Friday, August 24, 2012

Friday Guest Post: Madeleine McLaughlin


Growing up in a small city, I was always interested in places smaller. What did people find to amuse themselves in towns where there was only one cafe? That led me to my main character's interest in his community jail. And also his love of his father. I think we have all heard about how everyone in small places knows one another. People must really need to be tolerant of others and accept those who wouldn't have a place in a bigger place simply because they don't need them. Up north, they need each other to help survive the winter months.

Kevin's relationship to Lorne and Chester is not like that of a big city where bums are set apart and ridiculed. He talks to them as equals and also listens to them.

I based my fictional town on Stewart, BC. Before personal computers and the internet, I used to be fascinated by maps and the places on them. This is where I found Stewart, BC, a little town right across the border from Hyder, Alaska. It's isolation fascinated me. What must people do in an emergency? They must have to take matters into their own hands or wait for a plane to fly in and rescue whoever needs it. In my fictional town the people gather and look into things themselves.

I liked the fact that Stewart was cut off and imagined a town even more cut off, without the town of Hyder right across the border. I put my town right in the mountains, in the midst of them for more isolation. I wanted no RCMP to come to the rescue. I wanted my characters to work out for themselves what they would do. I give you here an excerpt to get a flavor of the story:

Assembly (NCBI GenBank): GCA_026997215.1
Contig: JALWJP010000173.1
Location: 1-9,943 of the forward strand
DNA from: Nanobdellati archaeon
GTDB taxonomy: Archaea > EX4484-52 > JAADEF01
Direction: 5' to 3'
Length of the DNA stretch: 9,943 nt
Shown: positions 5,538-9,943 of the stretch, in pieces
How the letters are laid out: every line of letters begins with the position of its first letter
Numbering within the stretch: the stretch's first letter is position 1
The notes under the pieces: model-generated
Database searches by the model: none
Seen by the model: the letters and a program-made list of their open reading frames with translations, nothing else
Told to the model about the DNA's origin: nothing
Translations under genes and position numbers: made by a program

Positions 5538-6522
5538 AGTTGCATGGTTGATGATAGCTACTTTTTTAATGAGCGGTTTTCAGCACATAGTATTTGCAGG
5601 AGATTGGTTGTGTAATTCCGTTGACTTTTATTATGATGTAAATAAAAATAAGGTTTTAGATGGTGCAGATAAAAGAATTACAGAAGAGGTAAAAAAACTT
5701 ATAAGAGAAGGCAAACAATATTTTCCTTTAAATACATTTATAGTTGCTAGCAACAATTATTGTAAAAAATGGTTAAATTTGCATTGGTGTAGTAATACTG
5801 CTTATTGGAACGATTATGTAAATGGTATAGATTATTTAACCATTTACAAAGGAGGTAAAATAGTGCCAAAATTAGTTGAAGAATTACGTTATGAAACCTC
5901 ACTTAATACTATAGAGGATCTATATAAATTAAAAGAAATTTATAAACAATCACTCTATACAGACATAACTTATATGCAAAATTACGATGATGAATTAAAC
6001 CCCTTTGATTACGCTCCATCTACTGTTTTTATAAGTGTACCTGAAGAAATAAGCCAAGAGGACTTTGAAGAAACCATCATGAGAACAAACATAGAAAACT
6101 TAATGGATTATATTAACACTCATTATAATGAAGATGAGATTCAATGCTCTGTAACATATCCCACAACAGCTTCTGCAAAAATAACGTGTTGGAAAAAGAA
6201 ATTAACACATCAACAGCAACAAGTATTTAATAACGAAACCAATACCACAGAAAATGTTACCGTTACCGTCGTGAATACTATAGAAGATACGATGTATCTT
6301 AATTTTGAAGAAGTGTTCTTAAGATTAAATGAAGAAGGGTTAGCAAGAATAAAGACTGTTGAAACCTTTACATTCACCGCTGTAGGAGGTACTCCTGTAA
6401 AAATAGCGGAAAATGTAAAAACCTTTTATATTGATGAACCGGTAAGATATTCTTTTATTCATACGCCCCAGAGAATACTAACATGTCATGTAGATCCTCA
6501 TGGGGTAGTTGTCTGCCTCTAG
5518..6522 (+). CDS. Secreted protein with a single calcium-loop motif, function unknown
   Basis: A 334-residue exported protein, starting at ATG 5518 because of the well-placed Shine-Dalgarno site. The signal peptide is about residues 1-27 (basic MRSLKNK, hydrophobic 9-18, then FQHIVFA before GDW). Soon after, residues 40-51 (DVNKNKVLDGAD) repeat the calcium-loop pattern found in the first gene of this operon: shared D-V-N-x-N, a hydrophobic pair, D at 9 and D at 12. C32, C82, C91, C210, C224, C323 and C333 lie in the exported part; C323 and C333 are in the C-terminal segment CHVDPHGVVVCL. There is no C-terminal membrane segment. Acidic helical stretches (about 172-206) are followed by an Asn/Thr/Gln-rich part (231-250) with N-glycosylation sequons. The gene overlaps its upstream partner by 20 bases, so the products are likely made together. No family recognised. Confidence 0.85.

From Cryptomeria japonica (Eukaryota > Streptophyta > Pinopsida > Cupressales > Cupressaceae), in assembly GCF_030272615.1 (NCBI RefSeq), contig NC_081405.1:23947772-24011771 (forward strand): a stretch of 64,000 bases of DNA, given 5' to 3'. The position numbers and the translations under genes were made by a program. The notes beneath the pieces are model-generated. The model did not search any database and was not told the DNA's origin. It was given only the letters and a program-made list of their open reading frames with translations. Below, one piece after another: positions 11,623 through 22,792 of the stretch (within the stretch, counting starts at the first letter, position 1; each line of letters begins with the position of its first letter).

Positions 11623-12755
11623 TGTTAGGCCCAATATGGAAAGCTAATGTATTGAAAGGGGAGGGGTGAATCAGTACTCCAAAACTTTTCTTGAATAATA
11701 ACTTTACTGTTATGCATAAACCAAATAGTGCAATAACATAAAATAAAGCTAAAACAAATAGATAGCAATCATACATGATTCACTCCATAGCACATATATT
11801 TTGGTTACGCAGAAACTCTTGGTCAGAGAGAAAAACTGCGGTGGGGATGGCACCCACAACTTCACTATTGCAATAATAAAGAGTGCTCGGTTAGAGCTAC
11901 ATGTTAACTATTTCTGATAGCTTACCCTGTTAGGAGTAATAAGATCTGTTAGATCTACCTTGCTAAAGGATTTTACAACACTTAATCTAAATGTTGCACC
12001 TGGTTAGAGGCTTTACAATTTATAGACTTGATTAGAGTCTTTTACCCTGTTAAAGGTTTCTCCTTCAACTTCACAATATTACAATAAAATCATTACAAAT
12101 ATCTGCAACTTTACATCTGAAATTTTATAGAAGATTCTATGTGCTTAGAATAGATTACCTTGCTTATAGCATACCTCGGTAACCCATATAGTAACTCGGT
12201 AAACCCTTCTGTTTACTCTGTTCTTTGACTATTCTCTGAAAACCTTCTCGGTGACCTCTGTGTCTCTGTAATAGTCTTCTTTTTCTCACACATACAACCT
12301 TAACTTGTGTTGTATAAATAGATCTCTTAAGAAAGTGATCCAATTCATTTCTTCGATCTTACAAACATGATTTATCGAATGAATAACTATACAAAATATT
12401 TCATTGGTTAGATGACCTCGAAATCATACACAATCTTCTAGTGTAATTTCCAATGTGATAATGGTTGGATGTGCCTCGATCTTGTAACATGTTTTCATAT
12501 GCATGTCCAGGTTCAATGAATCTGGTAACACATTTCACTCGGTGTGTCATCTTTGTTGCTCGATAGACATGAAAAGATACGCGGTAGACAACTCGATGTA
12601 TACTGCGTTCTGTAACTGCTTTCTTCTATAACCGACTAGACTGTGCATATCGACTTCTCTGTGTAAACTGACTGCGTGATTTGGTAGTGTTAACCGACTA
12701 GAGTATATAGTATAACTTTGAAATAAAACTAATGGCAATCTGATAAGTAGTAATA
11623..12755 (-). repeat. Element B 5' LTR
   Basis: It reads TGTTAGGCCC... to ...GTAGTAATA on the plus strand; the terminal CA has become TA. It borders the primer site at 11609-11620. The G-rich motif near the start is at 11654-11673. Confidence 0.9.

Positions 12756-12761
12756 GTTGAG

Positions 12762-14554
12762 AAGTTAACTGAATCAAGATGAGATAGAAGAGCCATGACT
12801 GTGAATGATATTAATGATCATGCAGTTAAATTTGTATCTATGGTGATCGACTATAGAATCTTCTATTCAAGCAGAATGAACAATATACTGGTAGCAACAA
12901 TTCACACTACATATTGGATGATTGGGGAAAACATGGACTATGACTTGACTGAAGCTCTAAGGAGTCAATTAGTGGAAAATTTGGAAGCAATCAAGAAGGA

I tap my head and wonder how could jail have been so much fun when I was a child? Back then, I remember noticing only good things behind the solid stone walls where my dad worked. Those idyllic times in our small North BC community shine with magic in my mind. Not like the vast, evil prisons I visit in the metropolises I now live in. Following Dad's path into prison guarding, I still learn from experience how criminals take advantage of each other's inadequacies and how much violence resounds through the walls.
Yet I'll never forget those years I spent with my dad in his jail, having a ball. If I close my eyes, I can still feel the cool stone walls against my hands...
The jail was a great refuge in June, but even in the winter, I found it pleasant to play in. There was so much fun imagining the structure when it was full, back in the gold rush. I could almost hear the walls and floors resounding to the voices of the thousands of lawless men that lived back then. In the large, empty vastness of our jail, I loved pretending I needed to find escape routes.
One day after tromping through the halls for an hour, I found a locked door.
Why is it shut tight? What is behind that door?

Madeleine McLaughlin


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6 comments:

Karen Cote said...

What a great excerpt! Loved it Madeleine! Also love seeing your pic and I noticed that you cut your hair! Looks lovely. I grew up on a farm and although it wasn't isolated like your town is, I can certainly relate to a similar feeling. Thank you for sharing and great cliffhanger.

Penny's Tales said...

Great post Madeleine - the book sounds great and what a cover!!!
Congrats!

Penny Estelle

Teresa Reasor said...

I enjoyed the excerpt very much. And I too have always wondered what you do when you're 50 miles away from the nearest hospital. Setting your story where you have is a really interesting idea.
Teresa R.

Calisa Rhose said...

Great excerpt Madeleine. I grew up in the middle of nowhere for a lot of my childhood and loved the solitude so much I crave it today as an adult. :) Being a writer is my perfect occupation. lol

As Karen said- your pic is lovely!

Miriam Newman said...

Interesting premise and excerpt, Madeleine. I wonder how many of us who become writers have a natural craving for solitude? That certainly describes me. And what IS behind that door, anyway?

JM said...

Fascinating. I was a jailer for about five years in Ohio, but we never had the problem of being empty. We were always overloaded. And busy.
It's interesting that you looked at it from a good, curious, child's standpoint. I have to check this out.
Great post!